Not many companies can survive two recessions and five changes of ownership. Not many companies can continue to grow their audience while keeping their original ethos unchanged for over 40 years in business. Folkwear Patterns has managed to do both.

Folkwear is one of the oldest independent sewing pattern companies. They publish global, historical, and vintage sewing patterns, often including extensive cultural history, textile information, and handwork embellishment instructions in their patterns. They have a history of deep respect for people all over the world who make clothes and for what those clothes mean. Folkwear has proudly been passed from woman owner to woman owner the way that needlework traditions have been passed along through centuries.

Folkwear History

Folkwear Patterns was started in California in 1976 by three women – Barbara Garvey, Alexandra (Jacopetti) Hart, and Ann Wainwright. They didn’t see the patterns they wanted to sew in the conservative offerings of the big pattern companies. They wanted folk clothing and things they could embroider and embellish with hand work like the garments they had seen on their travels around the world.

In the 1980’s, faced with a recession and owner interests drifting apart, the original owners sold the business to Taunton Press, a publisher focused on sewing, woodworking, gardening, and cooking. When Taunton was ready to sell Folkwear in the mid-1990’s they contacted Lark Books, thinking Lark would be a logical home for Folkwear because of their focus on handcrafts.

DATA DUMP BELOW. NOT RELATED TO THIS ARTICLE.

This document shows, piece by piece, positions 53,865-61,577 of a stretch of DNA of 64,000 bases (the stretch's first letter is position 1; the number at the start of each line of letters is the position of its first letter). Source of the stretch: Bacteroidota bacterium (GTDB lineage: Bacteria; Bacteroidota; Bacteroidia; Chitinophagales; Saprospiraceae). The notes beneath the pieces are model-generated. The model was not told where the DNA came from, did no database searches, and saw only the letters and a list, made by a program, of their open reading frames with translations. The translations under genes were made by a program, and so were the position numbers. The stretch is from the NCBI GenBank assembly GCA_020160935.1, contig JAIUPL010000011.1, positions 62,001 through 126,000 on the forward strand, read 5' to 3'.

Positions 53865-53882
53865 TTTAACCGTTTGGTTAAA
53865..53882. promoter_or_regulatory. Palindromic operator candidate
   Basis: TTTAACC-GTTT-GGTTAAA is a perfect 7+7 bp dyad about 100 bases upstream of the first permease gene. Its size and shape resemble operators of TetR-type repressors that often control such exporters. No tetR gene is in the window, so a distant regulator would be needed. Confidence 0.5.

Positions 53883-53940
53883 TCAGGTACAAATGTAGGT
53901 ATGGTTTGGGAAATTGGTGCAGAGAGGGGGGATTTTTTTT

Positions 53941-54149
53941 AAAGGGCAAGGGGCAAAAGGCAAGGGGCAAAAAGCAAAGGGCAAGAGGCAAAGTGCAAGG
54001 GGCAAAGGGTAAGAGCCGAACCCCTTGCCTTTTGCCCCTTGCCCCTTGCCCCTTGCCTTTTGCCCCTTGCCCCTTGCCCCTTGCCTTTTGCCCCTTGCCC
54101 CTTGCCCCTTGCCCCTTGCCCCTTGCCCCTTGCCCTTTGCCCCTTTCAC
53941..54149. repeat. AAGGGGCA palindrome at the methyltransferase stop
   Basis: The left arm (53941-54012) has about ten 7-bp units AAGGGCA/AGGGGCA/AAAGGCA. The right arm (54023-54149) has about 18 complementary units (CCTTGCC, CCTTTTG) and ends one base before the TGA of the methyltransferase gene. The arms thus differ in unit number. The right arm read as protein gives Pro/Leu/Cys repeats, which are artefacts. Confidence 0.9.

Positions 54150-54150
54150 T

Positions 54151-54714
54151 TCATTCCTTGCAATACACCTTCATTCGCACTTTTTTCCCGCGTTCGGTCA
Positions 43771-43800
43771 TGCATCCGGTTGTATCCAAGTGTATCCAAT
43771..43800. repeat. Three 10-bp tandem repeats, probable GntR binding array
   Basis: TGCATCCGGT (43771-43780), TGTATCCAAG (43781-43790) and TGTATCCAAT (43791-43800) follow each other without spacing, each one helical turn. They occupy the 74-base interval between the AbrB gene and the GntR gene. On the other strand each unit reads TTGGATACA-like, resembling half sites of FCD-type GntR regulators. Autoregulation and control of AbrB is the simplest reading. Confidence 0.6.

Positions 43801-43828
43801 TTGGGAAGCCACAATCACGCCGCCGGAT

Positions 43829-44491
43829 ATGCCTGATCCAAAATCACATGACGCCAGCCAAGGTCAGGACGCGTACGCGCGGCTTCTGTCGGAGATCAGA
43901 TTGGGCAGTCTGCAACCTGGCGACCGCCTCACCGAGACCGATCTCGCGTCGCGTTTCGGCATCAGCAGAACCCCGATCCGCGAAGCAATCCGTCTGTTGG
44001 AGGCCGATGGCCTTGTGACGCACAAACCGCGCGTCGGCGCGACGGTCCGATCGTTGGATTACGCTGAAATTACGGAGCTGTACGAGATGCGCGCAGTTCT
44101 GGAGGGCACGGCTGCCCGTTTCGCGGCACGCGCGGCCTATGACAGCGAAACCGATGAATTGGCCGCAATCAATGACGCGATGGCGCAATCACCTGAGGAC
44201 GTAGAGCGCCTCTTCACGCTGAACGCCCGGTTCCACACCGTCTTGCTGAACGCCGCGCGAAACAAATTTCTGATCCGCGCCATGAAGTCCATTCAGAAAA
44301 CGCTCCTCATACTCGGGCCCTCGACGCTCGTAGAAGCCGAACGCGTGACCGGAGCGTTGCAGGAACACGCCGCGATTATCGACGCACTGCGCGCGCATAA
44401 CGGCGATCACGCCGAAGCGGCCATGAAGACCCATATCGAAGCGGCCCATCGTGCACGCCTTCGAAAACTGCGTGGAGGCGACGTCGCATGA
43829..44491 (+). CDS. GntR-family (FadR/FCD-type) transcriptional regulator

Lark Books decided to purchase Folkwear and hired Kate Mathews to manage it. It was a great fit for Folkwear. Mathews had owned a shop in the 1970’s that sold weaving, basketry, and other craft supplies and books, including Folkwear sewing patterns. Mathews was a sewist herself and sewed Folkwear patterns for her own wear.

In 2002, Mathews purchased Folkwear herself, making it yet again a woman-owned company. She says she, “…felt so lucky to be the one that acquired Folkwear many years later. It was a sense of completing the circle.”

A couple of years ago, Mathews was ready to retire and started looking to pass the torch. She had already turned down several offers that “just didn’t feel right,” when Molly Hamilton came along. Mathews would often be a featured speaker at textile-focused meetings, showing off garments from Folkwear’s extensive original garment collection. At one such meeting, Hamilton was in attendance. Almost a year later, when Hamilton’s work and home situation had changed, she approached Mathews about purchasing Folkwear — and this time, for Mathews, it clicked.

Owner Molly Hamilton wearing a blouse sewn in a knit fabric.

Photo courtesy of Erin Weisbart


Hamilton is now faced with the challenge of modernizing Folkwear while still staying true to the company ethos. She says that things were a little stagnant when she took over so she got started using social media, built a whole new website, and started publishing PDF patterns — developments that Mathews had avoided since she describes herself as “too old and cranky to learn all that good stuff.”

A major challenge for Hamilton is to make Folkwear pattern sizing more inclusive. While there are many patterns that are one-size-fits-all or have sizing based on height, only 15-20 patterns in the entire Folkwear catalog currently go up to a size 3XL. For perspective, Folkwear currently has 90 patterns in print and 135 patterns in their back catalog. Hamilton is working on increasing the size range of the patterns, but it has to happen one pattern at a time as they come up in the queue to be reprinted. First, she has to make sure the pattern is already a good seller to justify the cost since she doesn’t want to sit on a single print run for years. The pattern has to be scanned and digitized, then graded, formatted, and reprinted. It’s an investment of time that she’s willing to make, but it can only happen one at a time.